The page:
The National Post Interviews Diana Gabaldon About MOBY, TV Series


The National Post spoke with Diana Gabaldon while she was in Canada for her Written in My Own Heart’s Blood book tour.  She discussed the TV series, the spotlight, and why this is her most complex novel.  Below are excerpts, but please read the whole article.  It also has a very nice photo of Diana (above) taken by Laura Pedersen of The National Post.

Gabaldon seems poised to follow the path from bestselling cult writer to semi-celebrity recently trod by another formerly misunderstood genre author, George R.R. Martin, whose Game of Thrones has made him a bonafide pop culture phenomenon – that is, if she embraces the spotlight.

“You kind of have a choice as to whether to do that or not,” she says, sitting in a boardroom in the downtown Toronto offices of Showcase, which will air the series in Canada beginning in late August. “The opportunity certainly occurs – it has been occurring, now and then, on a lesser level, thank God. I don’t know. I’ll deal with it one incident at a time, as it goes along. We’ll just see. I’m 62. I’m too old to have my head turned, as it were, or be something that I’m not.”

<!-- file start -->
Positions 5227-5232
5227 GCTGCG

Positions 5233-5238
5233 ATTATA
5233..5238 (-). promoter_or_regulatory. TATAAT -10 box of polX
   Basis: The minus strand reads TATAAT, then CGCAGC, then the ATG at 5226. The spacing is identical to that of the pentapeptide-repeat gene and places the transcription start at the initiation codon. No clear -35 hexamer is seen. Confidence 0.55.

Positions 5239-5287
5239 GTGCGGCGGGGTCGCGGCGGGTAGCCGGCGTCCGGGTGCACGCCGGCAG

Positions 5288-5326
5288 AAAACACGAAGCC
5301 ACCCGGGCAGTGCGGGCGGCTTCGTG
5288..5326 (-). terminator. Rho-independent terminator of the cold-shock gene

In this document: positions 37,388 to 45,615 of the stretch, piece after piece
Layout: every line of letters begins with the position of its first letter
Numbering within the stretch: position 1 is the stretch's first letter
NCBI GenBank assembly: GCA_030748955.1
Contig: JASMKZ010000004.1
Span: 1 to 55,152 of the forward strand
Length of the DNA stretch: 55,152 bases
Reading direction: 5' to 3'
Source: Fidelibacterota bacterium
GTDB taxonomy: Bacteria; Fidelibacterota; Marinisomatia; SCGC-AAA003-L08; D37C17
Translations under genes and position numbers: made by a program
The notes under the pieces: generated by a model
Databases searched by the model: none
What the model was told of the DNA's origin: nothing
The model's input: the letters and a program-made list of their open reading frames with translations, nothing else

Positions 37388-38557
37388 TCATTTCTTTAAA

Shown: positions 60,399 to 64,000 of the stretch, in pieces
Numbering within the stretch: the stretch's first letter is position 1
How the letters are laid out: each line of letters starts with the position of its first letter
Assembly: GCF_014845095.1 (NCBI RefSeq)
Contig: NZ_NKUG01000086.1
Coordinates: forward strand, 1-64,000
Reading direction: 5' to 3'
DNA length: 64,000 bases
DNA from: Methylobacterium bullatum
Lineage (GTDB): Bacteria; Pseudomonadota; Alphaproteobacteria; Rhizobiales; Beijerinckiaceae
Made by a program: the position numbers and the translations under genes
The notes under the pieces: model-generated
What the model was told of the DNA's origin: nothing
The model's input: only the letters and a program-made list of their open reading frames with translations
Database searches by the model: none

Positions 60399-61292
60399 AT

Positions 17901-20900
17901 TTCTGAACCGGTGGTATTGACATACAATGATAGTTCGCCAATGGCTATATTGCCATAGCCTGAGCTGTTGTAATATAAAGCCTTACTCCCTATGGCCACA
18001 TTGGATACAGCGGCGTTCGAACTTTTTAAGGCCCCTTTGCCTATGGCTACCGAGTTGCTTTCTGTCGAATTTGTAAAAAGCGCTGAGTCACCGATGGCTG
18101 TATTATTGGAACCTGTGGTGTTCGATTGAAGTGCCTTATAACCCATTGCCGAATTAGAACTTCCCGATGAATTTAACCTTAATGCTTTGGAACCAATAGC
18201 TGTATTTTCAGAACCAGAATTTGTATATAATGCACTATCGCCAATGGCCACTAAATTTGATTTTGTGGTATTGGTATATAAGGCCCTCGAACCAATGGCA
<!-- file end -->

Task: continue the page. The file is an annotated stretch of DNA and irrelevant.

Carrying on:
As complex as her previous books might have been – her website features a handy guide explaining the series’ chronology so as to not overwhelm new readers – her latest is “probably the most technically ambitious thing I’ve ever done,” she says, weaving eight separate storylines into one novel – or, as her editor called it after reading the manuscript, “the literary equivalent of juggling half-a-dozen chainsaws.”

“I don’t like to do things that I’ve done before, so every book is unique in structure, approach, voice, theme, et cetera,” she says.Written In My Own Heart’s Blood, which clocks in at 825 pages, is only the third-longest entry in a series of books that could double as bricks, were you building a house.

She recalls one meeting with a “very nice producer [who] flew in from Hollywood to talk with me.” Over lunch, she pitched the idea of turning Gabaldon’s novels into a four-hour miniseries with ABC. When talk turned to potential actors, the producer agreed that Jamie had to be Scottish, of course, but told Gabaldon “‘I don’t see why we couldn’t make Claire be an America.’ I said, ‘Well, in that case you don’t see why I won’t give you the option.’ “

Source: The National Post